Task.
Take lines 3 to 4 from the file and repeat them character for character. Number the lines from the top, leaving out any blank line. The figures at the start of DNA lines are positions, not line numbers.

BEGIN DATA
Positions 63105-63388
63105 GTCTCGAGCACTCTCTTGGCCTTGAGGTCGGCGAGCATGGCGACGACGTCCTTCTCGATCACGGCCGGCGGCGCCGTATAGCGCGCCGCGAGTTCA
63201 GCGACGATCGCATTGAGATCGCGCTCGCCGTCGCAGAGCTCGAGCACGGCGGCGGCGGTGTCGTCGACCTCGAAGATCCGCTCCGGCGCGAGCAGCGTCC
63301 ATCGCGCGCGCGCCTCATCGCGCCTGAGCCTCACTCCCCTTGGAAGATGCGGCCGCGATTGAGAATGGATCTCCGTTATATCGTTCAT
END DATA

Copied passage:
63201 GCGACGATCGCATTGAGATCGCGCTCGCCGTCGCAGAGCTCGAGCACGGCGGCGGCGGTGTCGTCGACCTCGAAGATCCGCTCCGGCGCGAGCAGCGTCC
63301 ATCGCGCGCGCGCCTCATCGCGCCTGAGCCTCACTCCCCTTGGAAGATGCGGCCGCGATTGAGAATGGATCTCCGTTATATCGTTCAT